Loan Interest Rate Reduction

Why Does a Lender Offer an Interest Rate Reduction?

Banks actually lose a significant amount of money (an average of $60,000) when they foreclose on a home. As such, many lenders are willing to modify the terms of a mortgage loan if you are able to show that you have truly suffered a major financial hardship like long-term illness, unemployment, or the death of a spouse. One common type of loan modification is a temporary or permanent interest rate reduction. If you are having trouble making your mortgage payments, an experienced Los Angeles loan modification attorney can help you assess whether this is a strategy you should pursue.

How Does a Loan Interest Rate Reduction Work?

A temporary or permanent interest rate reduction can make your monthly mortgage payments more affordable. The lender will re-underwrite the loan to determine a better rate in light of your debt to income ratio. Depending upon the nature of your financial hardship, the lender may only temporarily lower your interest rates (for five or ten years) and then increase them to the market rate. Some borrowers may be eligible, however, for a permanent interest rate reduction. This cuts the interest rate on a loan for the lifetime of the loan and can be very helpful for borrowers who are stressed by high monthly payments.

The goal of loan modifications generally is to create a new payment structure that the borrower can afford, while still collecting as much of the debt as possible. Typically lenders are unlikely to write off any part of the principal, even when a house has declined in value. Moreover, they may owe contractual duties to investors that own securities backed by mortgages. A reduction in the interest rates is a good compromise between a borrower and a lender’s interests and duties for purposes of avoiding bankruptcy or foreclosure.

How to Obtain an Interest Rate Reduction

If you experience a hardship that makes it necessary to request a temporary or permanent interest rate reduction, you will need to find out how your lender accepts requests for loan modifications. Some accept these requests via email while others prefer telephone calls. You should be aware that banks are more inclined to grant a loan modification such as an interest rate reduction if you have been timely with past payments; lenders are more inclined to grant a modification if you are perceived as a good risk.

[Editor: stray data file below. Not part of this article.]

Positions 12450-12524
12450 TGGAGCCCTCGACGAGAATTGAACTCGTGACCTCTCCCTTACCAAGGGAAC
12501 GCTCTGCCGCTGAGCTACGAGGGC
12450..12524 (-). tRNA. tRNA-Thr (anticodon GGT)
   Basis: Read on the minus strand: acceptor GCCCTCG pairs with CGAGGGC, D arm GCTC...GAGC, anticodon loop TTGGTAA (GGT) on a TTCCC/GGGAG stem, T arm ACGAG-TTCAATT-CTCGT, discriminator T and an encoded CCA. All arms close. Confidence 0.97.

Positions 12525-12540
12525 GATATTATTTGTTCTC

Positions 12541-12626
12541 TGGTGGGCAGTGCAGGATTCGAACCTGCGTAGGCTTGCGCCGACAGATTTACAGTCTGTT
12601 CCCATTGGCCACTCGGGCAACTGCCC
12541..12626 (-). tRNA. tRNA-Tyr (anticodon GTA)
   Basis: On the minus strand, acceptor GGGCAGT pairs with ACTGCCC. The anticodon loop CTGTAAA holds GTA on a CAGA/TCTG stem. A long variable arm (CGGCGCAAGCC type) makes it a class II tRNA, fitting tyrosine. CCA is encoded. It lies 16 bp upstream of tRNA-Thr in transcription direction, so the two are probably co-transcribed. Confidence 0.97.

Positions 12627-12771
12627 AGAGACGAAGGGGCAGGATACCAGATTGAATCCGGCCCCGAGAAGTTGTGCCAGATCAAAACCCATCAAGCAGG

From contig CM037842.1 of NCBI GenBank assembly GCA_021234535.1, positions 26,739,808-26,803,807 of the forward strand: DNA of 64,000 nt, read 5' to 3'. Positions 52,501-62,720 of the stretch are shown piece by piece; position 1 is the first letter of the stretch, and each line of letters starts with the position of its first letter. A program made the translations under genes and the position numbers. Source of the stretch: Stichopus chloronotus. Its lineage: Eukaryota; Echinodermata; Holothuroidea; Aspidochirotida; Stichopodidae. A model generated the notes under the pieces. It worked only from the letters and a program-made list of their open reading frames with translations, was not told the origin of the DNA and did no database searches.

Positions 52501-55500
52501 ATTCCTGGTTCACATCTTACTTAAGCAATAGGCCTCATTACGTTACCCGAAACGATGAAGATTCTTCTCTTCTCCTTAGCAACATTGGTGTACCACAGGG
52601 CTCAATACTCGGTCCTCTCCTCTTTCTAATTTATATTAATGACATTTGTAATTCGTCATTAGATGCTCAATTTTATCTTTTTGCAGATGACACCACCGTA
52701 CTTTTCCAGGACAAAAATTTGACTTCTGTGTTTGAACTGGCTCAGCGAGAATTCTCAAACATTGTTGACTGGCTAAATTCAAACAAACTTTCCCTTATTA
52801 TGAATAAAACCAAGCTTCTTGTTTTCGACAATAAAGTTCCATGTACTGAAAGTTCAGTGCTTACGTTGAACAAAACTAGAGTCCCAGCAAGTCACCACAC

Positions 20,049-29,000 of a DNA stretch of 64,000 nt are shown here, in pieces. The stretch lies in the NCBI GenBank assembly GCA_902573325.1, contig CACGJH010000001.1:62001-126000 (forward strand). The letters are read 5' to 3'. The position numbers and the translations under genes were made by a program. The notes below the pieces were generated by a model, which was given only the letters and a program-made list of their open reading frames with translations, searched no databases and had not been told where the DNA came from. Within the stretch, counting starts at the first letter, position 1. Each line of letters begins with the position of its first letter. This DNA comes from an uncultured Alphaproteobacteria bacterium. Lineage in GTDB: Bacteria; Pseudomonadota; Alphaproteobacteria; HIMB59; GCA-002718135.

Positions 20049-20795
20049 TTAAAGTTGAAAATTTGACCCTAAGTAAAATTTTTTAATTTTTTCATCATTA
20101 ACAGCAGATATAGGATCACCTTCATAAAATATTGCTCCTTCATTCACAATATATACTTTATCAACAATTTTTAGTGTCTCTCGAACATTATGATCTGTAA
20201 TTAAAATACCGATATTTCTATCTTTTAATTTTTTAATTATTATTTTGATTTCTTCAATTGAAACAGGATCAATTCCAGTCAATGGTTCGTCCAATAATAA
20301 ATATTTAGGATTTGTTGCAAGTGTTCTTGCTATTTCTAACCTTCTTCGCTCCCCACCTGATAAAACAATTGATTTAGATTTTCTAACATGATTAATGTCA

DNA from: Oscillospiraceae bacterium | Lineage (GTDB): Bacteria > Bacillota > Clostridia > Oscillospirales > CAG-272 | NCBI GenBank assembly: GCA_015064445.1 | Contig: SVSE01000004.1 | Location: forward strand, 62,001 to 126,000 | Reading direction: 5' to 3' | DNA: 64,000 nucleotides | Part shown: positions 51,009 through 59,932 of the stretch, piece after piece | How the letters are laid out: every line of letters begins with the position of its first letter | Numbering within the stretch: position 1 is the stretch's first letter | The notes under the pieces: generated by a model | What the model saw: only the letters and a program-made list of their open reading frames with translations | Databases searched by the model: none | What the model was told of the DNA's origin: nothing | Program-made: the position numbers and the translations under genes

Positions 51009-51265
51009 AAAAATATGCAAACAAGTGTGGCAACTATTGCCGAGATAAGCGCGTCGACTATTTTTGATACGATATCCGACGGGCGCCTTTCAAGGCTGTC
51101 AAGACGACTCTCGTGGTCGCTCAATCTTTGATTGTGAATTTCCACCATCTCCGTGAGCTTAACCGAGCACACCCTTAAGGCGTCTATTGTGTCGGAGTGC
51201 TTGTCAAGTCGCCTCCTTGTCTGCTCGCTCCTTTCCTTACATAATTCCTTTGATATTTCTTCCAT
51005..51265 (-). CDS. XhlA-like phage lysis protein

Before requesting the modification, you should gather your paycheck stubs, bank statements and any documentation of significant debts that impact your ability to repay the loan (such as hospital bills). The lender will be looking to see whether you are able to make mortgage payments if your interest rate is reduced as requested, or another modification is made. Some lenders have a streamlined process, while others may have loss mitigation departments that are swamped with loan modification requests.

In 2009, the federal government formed the Home Affordable Modification Program (HAMP) in order to help prevent foreclosures and encourage renegotiations of loans. Fannie Mae and Freddie Mac are required to participate, while other lenders have elected to participate. Those who participate must modify every eligible loan so that a borrower’s monthly payment equals no more than 31% of his or her gross monthly income. This means that the lender reduces the interest rate dramatically, sometimes to as low as 2%. They may also extend the term of the loan. Certain requirements must be met to be eligible for a HAMP loan modification.

If you are struggling with a serious financial setback, including a disability, job loss, long-term medical issues or other major, expensive life event, you may be struggling to determine what the best course of action may be. If you are interested in modifying your loan, talking to an experienced Los Angeles bankruptcy lawyer, may help you determine what relief you may be eligible for and ensure that you obtain the most favorable outcome possible for your specific situation. Contact us at 310-475-9399 or via the online form.